It’s hard to believe that the 20th Annual Big O Hike is over, that just 48 hours ago friends dispersed from the campground back to their everyday lives. I’m finding it a little hard to make the adjustment.
One aspect of this hike that makes it stand out from all other hiking events is the friendships that you make – good, deep friendships born out of traveling together at a walking pace through the communities around Lake Okeechobee. We go to bed and rise at the same time. Hang out together in the campground. Walk with each other on the trail. Kick back at the pool or in a camp chair. Buzz over Happy Hour. Go out to dinner together.
It’s an immersion into each others lives for this period, and it makes for strong bonds. Of my closest friends, the ones I can call or text in the middle of the night, the ones I reach out to for advice and a shoulder to lean on, most of them came from our time together the first few years I hiked the Big O Hike.
There is only one parallel I can draw, and that’s the Appalachian Trail. While our walk around Lake Okeechobee is nothing like the AT in essence, our banding together is in spirit. Both the Big O Hike and the AT are, at their core, a social experience. Meaning to or not, you break off into little groups and get to know a handful of people really well. You may walk in solitude all day, yet be energized by your friends in camp.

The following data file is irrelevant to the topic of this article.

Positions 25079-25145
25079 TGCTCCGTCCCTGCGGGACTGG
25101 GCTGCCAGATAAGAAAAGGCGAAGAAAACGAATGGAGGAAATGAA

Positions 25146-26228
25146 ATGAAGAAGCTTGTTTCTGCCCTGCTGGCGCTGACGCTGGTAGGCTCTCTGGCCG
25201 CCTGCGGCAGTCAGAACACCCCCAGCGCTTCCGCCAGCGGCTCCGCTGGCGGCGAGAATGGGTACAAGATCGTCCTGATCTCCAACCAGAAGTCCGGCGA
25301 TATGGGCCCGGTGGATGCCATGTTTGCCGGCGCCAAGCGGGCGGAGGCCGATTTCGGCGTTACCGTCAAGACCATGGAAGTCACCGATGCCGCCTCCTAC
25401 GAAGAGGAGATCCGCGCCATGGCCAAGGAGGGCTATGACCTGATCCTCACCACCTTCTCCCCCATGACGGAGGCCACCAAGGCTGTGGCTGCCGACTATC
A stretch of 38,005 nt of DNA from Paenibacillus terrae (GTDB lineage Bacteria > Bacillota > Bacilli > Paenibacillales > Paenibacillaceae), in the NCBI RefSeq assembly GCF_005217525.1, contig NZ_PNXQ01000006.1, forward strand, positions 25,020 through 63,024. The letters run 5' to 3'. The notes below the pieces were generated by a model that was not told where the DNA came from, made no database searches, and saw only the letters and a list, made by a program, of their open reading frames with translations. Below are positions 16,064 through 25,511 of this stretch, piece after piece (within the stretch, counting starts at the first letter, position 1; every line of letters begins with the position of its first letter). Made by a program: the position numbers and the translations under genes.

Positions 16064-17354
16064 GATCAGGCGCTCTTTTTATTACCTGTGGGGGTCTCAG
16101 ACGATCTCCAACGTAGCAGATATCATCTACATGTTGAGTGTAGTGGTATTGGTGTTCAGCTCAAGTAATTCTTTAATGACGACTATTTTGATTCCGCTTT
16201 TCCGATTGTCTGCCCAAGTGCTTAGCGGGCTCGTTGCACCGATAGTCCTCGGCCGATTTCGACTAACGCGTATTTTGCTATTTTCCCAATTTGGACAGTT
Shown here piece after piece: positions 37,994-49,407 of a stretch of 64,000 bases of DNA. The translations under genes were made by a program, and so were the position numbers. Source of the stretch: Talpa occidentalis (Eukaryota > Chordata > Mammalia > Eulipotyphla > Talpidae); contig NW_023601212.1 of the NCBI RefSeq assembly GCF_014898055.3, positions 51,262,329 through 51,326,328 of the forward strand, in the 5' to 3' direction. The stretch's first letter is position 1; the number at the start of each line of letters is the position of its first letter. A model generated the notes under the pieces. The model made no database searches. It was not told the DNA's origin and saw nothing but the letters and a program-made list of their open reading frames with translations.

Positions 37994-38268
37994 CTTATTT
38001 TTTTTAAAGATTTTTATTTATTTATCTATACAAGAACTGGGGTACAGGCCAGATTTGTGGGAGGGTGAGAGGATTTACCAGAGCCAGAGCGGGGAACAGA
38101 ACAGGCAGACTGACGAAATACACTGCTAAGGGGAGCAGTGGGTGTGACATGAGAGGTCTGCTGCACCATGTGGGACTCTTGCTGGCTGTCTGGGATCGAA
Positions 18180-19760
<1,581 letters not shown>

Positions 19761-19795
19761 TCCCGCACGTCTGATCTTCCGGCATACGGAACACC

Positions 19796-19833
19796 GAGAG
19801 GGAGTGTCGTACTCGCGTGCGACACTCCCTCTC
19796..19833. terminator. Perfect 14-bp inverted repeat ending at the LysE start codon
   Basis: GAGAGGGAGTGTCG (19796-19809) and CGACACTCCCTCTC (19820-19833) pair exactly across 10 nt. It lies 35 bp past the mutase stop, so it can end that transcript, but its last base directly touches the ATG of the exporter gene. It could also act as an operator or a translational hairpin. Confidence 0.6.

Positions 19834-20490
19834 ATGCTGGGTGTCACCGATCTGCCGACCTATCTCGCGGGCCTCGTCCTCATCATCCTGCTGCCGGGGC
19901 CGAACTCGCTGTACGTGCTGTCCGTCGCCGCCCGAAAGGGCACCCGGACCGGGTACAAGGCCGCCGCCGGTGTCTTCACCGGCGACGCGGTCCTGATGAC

From the world of the AT and my ALDHA friends, I miss Walking Jim Stoltz, who, like our Wagonmaster Steve Clark, walked along ahead of us already. Walking Jim’s ballads about life on the trail sure hit home. My favorite, always, has been “Friends Along the Way.” If you scroll down this page of his website – which lets his legacy continue – you can see the lyrics and the notes to play them, if you’re musically inclined. For me, I’ll just quote the refrain:
“It’s the good hearts that spring from the salt of the Earth,
They inspire and brighten my days,
And I owe it all to the spirit of love,
And the friends along the way. ”
In the spirit of Walking Jim, of Steve Clark, Paul Cummings, Gordon Johnson, and thousands of other hikers – here in Florida and on the AT – whose lives have touched mine and made me better for it, look for a new FloridaHikes.com to unfold this week, in gratitude for the friends along the way. See you next year at the Big O Hike – or elsewhere on Florida’s trails.